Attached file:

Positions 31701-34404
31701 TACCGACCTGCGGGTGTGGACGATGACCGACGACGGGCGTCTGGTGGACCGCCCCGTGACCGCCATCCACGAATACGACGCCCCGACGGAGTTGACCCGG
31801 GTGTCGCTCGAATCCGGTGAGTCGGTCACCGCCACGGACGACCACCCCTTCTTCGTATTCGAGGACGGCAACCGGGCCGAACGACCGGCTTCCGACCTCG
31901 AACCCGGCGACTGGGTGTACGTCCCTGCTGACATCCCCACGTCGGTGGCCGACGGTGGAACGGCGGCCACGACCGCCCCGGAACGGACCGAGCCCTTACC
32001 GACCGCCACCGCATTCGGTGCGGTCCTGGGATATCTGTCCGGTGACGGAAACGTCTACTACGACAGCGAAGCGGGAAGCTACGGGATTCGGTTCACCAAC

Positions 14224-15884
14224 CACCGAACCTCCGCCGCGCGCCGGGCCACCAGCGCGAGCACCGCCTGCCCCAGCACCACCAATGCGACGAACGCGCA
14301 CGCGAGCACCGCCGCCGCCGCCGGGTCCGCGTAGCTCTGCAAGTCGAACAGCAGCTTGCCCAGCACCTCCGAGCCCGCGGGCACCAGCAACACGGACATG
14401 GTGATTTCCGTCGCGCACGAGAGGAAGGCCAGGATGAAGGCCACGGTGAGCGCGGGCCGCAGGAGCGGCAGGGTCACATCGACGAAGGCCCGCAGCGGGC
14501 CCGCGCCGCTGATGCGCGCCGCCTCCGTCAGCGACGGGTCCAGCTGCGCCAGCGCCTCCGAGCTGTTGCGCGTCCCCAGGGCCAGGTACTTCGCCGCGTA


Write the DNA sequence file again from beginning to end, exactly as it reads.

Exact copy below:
Positions 31701-34404
31701 TACCGACCTGCGGGTGTGGACGATGACCGACGACGGGCGTCTGGTGGACCGCCCCGTGACCGCCATCCACGAATACGACGCCCCGACGGAGTTGACCCGG
31801 GTGTCGCTCGAATCCGGTGAGTCGGTCACCGCCACGGACGACCACCCCTTCTTCGTATTCGAGGACGGCAACCGGGCCGAACGACCGGCTTCCGACCTCG
31901 AACCCGGCGACTGGGTGTACGTCCCTGCTGACATCCCCACGTCGGTGGCCGACGGTGGAACGGCGGCCACGACCGCCCCGGAACGGACCGAGCCCTTACC
32001 GACCGCCACCGCATTCGGTGCGGTCCTGGGATATCTGTCCGGTGACGGAAACGTCTACTACGACAGCGAAGCGGGAAGCTACGGGATTCGGTTCACCAAC

Positions 14224-15884
14224 CACCGAACCTCCGCCGCGCGCCGGGCCACCAGCGCGAGCACCGCCTGCCCCAGCACCACCAATGCGACGAACGCGCA
14301 CGCGAGCACCGCCGCCGCCGCCGGGTCCGCGTAGCTCTGCAAGTCGAACAGCAGCTTGCCCAGCACCTCCGAGCCCGCGGGCACCAGCAACACGGACATG
14401 GTGATTTCCGTCGCGCACGAGAGGAAGGCCAGGATGAAGGCCACGGTGAGCGCGGGCCGCAGGAGCGGCAGGGTCACATCGACGAAGGCCCGCAGCGGGC
14501 CCGCGCCGCTGATGCGCGCCGCCTCCGTCAGCGACGGGTCCAGCTGCGCCAGCGCCTCCGAGCTGTTGCGCGTCCCCAGGGCCAGGTACTTCGCCGCGTA